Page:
Pakistan Hindu Council chief says Panchayat wasting the time of whole community
• CDA backtracks from plot cancellation statement after backlash on social media
ISLAMABAD: After an outcry on social media on the cancellation of a plot meant for the Hindu cremation ground and community centre, the Capital Development Authority (CDA) revised its statement in the Islamabad High Court (IHC), saying only those plots had been cancelled which were lying idle and that construction work was underway on the land allotted to the Hindu community.
On the other hand, the Islamabad Hindu Panchayat (IHP) has failed to build a boundary wall around the H-9 cremation ground even though the CDA issued permission for it almost a year ago.
Earlier, the CDA had told the IHC that the federal cabinet had cancelled all amenity plots where no construction work had commenced and it also included the plot allotted to the Hindu community.
However, a few hours later, following public outcry on social media, the CDA changed its stance and issued a statement denying that the plot had been cancelled.
It told the IHC that development activity was actually taking place on the 3.89 k
anals of land for the community centre and cremation ground in H-9/2 and that the plot was not cancelled.
The Panchayat, meanwhile, has still not started building a wall, saying it was trying to arrange about Rs500,000 for the construction activity.
For this, a delegation of the Panchayat recently approached Special Assistant to the Prime Minister on CDA Affairs MNA Ali Nawaz Awan with a request that the civic body is asked to build the boundary wall on its own. Mr Awan assured the delegation of his cooperation.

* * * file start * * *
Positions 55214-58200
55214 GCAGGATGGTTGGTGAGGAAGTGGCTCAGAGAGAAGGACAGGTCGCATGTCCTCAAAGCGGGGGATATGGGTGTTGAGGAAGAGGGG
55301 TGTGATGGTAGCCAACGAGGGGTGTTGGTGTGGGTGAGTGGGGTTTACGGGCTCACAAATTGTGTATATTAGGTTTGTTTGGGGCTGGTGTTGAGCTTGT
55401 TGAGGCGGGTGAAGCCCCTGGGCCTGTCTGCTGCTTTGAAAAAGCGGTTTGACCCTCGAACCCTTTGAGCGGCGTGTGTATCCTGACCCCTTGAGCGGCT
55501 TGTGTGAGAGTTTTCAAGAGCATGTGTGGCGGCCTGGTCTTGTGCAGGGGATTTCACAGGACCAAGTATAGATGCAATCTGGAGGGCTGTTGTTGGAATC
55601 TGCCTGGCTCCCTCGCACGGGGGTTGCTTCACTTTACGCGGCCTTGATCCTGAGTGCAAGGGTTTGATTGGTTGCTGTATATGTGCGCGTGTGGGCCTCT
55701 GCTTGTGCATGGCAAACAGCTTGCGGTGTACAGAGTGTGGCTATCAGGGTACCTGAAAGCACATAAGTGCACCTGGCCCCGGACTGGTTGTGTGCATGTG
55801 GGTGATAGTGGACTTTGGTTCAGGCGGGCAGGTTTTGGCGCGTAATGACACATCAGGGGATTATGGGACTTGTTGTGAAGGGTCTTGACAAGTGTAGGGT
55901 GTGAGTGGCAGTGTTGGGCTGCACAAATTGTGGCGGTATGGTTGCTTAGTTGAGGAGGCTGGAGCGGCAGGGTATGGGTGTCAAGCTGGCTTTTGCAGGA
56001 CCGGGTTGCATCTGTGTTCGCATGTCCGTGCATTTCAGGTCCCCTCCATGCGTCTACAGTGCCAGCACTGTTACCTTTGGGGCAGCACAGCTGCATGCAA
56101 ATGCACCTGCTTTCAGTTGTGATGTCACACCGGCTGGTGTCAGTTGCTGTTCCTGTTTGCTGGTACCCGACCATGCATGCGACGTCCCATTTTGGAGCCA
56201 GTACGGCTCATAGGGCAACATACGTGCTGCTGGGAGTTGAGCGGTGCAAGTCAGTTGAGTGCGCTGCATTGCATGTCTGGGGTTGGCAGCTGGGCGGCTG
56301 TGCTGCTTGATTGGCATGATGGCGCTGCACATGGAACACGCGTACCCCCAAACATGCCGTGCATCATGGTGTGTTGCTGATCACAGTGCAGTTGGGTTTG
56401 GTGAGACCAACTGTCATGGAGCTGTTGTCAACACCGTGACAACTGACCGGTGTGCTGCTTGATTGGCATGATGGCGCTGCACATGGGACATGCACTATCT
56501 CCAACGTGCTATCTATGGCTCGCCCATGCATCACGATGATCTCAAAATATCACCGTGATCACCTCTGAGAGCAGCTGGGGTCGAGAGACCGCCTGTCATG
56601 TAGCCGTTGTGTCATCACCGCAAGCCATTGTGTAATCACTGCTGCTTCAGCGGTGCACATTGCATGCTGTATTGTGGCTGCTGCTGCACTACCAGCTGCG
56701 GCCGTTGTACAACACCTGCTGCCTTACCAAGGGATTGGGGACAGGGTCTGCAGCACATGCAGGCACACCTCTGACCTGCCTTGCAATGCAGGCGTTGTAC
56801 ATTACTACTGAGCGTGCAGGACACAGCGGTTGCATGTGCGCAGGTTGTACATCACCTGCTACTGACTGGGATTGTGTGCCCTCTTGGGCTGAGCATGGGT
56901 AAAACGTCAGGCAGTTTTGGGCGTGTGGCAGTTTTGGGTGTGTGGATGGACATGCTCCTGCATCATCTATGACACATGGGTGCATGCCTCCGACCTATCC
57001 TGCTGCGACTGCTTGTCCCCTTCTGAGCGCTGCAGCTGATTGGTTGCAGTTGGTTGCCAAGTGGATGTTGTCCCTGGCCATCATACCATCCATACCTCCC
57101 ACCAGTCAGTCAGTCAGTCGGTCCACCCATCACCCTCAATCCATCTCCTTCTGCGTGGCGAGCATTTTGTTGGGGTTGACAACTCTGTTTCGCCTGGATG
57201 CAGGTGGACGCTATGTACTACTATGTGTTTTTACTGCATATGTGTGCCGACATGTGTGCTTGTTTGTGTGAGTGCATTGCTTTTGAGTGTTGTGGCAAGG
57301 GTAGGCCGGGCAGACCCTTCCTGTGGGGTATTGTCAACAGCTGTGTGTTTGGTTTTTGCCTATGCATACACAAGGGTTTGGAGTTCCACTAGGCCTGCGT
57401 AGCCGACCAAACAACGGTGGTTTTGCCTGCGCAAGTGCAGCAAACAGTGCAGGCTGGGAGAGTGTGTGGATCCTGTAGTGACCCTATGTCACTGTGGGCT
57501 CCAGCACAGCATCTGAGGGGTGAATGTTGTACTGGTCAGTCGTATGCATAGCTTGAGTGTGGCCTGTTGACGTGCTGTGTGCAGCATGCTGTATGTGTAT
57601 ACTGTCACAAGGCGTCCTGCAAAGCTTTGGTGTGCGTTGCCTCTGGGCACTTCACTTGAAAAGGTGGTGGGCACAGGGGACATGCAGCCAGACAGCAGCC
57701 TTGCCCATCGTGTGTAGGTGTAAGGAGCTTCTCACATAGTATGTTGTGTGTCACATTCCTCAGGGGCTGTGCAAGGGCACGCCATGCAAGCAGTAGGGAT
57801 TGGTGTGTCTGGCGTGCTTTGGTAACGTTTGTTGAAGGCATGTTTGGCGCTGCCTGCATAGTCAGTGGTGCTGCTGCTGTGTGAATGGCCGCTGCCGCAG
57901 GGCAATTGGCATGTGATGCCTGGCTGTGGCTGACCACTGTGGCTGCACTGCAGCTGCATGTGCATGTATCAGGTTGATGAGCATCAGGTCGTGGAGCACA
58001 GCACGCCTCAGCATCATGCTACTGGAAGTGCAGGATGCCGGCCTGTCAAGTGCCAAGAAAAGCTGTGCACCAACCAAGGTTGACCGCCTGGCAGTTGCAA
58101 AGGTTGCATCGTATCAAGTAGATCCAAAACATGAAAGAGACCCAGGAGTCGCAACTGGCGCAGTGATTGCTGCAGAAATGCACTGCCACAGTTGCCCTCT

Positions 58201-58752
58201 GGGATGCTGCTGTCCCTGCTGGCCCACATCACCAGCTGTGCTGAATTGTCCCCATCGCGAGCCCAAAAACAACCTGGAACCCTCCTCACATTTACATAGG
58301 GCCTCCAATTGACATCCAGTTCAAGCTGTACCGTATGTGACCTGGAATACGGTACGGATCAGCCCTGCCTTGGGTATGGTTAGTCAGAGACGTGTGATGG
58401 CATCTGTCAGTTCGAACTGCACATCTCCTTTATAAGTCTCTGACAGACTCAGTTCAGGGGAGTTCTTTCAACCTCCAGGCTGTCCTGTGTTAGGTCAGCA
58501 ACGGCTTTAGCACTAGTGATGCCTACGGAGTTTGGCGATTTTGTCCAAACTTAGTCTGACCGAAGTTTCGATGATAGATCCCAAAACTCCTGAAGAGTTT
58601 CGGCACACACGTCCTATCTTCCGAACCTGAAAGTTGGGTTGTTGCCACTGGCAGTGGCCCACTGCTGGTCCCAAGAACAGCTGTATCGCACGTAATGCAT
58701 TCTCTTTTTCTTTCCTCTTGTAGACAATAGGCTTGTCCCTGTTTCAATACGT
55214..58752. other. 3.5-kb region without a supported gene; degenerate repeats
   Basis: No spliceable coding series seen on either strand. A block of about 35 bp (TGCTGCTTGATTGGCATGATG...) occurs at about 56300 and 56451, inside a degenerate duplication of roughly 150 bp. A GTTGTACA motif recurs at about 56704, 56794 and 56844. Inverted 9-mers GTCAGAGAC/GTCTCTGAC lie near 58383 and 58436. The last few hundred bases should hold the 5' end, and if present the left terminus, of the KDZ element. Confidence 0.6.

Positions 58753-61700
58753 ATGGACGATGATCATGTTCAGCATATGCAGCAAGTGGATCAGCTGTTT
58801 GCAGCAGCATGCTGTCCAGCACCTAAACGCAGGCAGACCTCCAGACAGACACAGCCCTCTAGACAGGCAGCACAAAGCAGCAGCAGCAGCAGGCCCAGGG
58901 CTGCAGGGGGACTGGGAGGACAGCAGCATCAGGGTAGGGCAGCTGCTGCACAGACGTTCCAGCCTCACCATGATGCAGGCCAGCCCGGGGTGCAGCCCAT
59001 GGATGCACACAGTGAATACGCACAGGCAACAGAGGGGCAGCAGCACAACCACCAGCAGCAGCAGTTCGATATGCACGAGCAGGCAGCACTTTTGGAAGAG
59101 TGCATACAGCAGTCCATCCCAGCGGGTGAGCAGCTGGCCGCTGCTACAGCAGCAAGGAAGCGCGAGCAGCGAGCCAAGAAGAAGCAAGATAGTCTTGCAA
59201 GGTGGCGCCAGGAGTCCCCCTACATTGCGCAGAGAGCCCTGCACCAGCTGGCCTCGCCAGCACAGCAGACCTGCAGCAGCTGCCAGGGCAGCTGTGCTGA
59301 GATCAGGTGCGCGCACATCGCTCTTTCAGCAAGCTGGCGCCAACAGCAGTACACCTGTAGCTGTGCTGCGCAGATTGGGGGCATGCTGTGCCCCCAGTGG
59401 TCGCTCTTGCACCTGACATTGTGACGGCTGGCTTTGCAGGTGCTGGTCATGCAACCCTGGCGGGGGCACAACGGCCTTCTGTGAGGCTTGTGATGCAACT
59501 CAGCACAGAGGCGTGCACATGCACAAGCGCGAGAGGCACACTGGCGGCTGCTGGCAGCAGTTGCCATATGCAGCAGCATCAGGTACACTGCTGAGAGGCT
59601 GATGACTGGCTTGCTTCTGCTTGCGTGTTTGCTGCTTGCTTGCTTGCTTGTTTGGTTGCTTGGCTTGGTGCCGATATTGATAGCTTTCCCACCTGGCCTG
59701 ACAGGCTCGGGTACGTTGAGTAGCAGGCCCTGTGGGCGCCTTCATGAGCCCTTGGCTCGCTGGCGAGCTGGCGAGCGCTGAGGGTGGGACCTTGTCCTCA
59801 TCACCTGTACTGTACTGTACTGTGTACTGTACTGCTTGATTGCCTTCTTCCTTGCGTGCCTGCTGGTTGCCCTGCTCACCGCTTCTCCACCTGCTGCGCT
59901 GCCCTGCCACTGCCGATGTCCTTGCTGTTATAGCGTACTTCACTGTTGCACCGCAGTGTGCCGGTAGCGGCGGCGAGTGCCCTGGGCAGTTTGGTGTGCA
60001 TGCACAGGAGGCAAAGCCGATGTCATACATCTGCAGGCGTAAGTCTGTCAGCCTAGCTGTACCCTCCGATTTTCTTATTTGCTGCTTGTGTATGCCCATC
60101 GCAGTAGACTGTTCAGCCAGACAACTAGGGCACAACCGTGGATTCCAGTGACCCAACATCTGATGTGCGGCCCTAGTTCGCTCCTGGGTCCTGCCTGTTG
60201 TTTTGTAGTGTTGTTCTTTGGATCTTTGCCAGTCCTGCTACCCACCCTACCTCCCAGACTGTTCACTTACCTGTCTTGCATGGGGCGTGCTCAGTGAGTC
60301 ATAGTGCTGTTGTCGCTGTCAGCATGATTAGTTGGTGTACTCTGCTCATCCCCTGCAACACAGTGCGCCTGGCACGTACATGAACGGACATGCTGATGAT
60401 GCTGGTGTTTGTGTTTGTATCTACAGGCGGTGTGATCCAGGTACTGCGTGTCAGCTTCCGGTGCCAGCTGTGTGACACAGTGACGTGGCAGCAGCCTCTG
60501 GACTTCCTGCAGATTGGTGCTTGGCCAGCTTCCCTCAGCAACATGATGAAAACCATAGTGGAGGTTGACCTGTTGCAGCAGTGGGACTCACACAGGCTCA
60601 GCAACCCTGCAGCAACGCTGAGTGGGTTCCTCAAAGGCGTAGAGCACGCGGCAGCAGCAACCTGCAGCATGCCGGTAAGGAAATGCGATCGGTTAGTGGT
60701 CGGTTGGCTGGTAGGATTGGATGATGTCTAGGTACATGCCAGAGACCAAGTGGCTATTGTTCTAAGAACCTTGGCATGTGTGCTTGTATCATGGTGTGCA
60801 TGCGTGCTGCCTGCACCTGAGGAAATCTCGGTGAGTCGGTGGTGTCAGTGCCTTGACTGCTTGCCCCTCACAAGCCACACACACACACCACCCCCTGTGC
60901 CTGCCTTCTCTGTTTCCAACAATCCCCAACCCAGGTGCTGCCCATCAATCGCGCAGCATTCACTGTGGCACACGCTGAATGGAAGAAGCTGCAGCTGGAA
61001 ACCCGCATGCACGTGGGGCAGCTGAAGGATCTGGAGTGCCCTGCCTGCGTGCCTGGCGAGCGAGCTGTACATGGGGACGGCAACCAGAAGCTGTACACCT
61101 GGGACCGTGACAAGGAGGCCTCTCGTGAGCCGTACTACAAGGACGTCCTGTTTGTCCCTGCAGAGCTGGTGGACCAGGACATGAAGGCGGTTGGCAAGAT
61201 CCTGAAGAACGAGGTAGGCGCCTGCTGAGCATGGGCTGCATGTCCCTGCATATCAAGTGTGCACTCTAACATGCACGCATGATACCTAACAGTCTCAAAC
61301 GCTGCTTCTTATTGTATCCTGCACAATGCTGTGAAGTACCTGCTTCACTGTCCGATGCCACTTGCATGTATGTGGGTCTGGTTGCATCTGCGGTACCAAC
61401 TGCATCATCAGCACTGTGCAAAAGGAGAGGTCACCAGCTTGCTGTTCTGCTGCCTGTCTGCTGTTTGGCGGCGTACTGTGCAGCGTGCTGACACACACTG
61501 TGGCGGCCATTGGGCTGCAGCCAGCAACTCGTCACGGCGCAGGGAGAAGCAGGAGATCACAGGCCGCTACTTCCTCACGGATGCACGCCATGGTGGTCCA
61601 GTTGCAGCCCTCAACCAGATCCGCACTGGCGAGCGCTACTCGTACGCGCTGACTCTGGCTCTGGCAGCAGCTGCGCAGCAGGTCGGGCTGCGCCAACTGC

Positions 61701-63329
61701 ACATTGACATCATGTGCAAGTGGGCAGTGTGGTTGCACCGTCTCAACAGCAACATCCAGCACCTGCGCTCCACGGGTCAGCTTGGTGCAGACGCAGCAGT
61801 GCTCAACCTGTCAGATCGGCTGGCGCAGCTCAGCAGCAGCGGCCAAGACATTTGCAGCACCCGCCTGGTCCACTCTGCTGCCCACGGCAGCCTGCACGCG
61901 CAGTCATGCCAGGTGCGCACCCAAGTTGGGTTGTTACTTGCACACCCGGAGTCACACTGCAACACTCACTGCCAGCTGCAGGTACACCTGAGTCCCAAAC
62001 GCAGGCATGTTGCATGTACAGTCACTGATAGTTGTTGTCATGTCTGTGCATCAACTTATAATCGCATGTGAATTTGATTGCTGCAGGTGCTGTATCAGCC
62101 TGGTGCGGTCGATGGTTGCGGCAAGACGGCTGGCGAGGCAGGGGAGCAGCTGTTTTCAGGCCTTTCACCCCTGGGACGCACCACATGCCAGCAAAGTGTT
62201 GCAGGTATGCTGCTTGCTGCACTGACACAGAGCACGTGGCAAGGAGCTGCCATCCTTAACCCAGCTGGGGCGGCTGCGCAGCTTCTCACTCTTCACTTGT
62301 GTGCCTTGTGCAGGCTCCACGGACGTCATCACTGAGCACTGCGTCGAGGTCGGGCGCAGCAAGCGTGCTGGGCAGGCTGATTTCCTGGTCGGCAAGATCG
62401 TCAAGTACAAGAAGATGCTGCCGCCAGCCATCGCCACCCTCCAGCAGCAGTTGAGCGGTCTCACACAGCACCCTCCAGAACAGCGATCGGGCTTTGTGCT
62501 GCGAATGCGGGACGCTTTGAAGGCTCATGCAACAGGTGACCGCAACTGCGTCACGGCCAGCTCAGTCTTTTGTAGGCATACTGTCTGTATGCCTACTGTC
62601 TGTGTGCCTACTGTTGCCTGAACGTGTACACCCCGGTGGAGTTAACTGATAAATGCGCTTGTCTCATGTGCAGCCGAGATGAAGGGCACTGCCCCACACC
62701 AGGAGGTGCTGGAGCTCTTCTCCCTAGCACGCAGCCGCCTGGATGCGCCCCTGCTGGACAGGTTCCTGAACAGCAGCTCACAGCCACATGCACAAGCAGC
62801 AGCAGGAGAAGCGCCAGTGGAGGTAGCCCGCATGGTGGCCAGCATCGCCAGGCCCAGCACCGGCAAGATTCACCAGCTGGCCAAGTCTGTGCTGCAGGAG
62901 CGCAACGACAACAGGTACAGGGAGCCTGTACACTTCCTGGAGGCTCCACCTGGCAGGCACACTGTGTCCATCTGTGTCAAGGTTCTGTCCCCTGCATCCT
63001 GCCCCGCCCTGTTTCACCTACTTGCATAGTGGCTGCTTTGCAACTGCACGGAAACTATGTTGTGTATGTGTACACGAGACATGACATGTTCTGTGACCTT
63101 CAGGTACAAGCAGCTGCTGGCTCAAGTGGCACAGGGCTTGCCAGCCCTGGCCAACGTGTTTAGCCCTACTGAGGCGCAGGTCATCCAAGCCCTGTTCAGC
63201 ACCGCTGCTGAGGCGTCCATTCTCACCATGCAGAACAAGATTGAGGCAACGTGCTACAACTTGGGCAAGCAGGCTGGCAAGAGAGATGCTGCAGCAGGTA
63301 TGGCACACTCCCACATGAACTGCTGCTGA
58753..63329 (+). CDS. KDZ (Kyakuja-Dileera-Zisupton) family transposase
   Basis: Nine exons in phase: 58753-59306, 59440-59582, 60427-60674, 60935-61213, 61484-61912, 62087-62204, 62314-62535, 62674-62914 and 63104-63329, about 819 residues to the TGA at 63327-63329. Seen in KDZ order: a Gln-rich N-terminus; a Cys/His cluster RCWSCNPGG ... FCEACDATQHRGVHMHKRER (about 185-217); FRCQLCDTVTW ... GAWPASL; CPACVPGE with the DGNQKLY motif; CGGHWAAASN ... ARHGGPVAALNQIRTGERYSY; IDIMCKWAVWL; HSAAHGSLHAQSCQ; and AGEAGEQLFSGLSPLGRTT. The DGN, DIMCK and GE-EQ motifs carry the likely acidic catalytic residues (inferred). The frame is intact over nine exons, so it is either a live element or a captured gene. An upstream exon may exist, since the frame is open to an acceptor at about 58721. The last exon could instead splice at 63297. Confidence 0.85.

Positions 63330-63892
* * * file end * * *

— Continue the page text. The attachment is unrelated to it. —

Talking to Dawn, former IHP president Pritam Das said the community was short of finances and could not afford the construction cost, hoping the CDA would step in and carry out the construction.
But the prominent member of the Hindu community Dr Ramesh Vankwani, who is an MNA and patron-in-chief of the Pakistan Hindu Council (PHC), said the Panchayat was wasting the time of the community.
“I have asked them to hand over the case of the cremation ground to the Hindu Council,” Dr Vankwani said, adding, “we will not only build the boundary wall but also get the design of the building prepared from an architect”.
Senior officials of the Hindu Panchayat had even turned down a request for a meeting from the commissioner, who is also the CDA chairman, an official from the civic authority claimed.
“The meeting with the officials will be decided by the Panchayat as we need to finalise the contents before the meeting with the CDA and Islamabad administration,” IHP President Mahesh Chaudhry said almost one week after the request for the meeting was forwarded to the Panchayat.
National Commission for Minorities Chairman Chela Ram Chairman said: “It (IHP) never tried to get in touch with the commission nor did they respond to any of our attempts to hold a meeting.”
The plot for the cremation ground was allotted to the IHP by the PML-N government in 2017 and handed over to the community in 2018.
In 2020, they tried to build the boundary wall, but work was interrupted by local clerics who even approached the IHC seeking cancellation of the plot.
The court referred the matter to the Council of Islamic Ideology (CII) which decided that a crematorium was the right of the Hindu community.
The IHC later directed the CDA to grant NOC to the Hindu Panchayat to build the boundary wall and allow construction of the main structure after the building map was approved.
Incidentally, due to a lacklustre attitude of the Panchayat, permission was first issued in the name of a Muslim activist who had been pursuing the case in December 2020, but later it was corrected and re-issued in the name of Pritam Das.
PML-N MNA and a member of the Parliamentary Committee against Forced Conversion Kesoo Mal Kheeal Das said the members of the Islamabad Panchayat were only interested in social media activism.
“I tried to meet them but they never responded back,” he said.
According to the Panchayat, there are around 300 Hindu families living in Islamabad, most of them had migrated to the city in the last decade.
They belong to diversified professions, some having shops in various sectors while others were doctors and in government and private service.